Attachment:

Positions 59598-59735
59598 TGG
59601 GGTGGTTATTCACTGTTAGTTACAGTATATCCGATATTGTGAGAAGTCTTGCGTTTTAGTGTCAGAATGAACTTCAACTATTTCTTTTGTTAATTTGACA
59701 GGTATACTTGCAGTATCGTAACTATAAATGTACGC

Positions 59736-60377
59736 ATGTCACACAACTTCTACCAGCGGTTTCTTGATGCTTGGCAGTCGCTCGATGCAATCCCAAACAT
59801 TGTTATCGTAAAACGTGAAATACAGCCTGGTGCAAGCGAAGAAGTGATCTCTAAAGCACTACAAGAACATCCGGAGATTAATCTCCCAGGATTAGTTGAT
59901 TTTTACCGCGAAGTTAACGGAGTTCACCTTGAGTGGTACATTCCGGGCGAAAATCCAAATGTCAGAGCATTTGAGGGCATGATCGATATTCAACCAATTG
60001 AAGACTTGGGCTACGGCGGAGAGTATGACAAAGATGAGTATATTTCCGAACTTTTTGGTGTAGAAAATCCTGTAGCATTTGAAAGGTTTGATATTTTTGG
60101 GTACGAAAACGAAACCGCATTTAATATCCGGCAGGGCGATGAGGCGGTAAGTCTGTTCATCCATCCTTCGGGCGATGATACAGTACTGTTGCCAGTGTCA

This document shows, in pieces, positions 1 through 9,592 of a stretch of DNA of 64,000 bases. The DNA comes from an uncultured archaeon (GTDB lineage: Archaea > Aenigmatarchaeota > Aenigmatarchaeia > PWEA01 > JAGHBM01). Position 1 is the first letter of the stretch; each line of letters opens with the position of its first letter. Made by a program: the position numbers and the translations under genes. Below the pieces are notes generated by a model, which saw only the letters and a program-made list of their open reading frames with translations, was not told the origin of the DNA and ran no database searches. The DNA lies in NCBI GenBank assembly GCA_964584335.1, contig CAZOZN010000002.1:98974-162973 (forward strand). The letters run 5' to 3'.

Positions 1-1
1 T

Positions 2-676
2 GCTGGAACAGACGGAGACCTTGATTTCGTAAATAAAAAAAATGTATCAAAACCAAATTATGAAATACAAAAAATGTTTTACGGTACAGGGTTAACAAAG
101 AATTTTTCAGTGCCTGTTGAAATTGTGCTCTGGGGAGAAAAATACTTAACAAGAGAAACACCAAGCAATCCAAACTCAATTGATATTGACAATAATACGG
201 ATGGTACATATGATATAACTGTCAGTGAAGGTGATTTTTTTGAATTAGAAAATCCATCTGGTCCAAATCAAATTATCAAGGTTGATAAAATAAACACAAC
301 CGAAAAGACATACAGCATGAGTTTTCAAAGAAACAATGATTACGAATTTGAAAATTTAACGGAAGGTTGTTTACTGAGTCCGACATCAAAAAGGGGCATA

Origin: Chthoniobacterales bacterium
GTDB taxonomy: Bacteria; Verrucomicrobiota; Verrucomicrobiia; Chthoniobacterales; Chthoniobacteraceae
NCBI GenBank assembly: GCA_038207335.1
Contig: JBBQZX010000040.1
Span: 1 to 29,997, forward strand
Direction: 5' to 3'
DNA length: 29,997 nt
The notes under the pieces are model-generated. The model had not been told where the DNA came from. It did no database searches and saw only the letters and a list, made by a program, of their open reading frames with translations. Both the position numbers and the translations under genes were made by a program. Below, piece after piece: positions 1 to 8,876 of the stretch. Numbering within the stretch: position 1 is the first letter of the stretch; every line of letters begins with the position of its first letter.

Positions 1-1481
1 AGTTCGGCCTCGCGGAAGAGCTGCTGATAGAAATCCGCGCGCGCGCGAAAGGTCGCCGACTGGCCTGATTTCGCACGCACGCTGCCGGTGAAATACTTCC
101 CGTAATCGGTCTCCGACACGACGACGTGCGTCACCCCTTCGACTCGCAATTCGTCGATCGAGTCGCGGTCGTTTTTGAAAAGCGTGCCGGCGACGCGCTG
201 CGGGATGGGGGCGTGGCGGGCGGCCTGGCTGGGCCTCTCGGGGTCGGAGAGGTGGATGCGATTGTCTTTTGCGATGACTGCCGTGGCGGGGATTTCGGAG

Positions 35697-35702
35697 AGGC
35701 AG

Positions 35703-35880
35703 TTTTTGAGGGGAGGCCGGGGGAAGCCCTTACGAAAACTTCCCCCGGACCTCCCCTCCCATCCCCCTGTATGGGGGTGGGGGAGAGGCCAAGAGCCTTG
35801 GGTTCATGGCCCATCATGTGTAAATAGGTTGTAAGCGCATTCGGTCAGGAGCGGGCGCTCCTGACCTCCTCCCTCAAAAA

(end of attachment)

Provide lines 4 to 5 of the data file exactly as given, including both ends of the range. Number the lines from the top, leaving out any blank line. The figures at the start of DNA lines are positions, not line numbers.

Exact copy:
59701 GGTATACTTGCAGTATCGTAACTATAAATGTACGC

Positions 59736-60377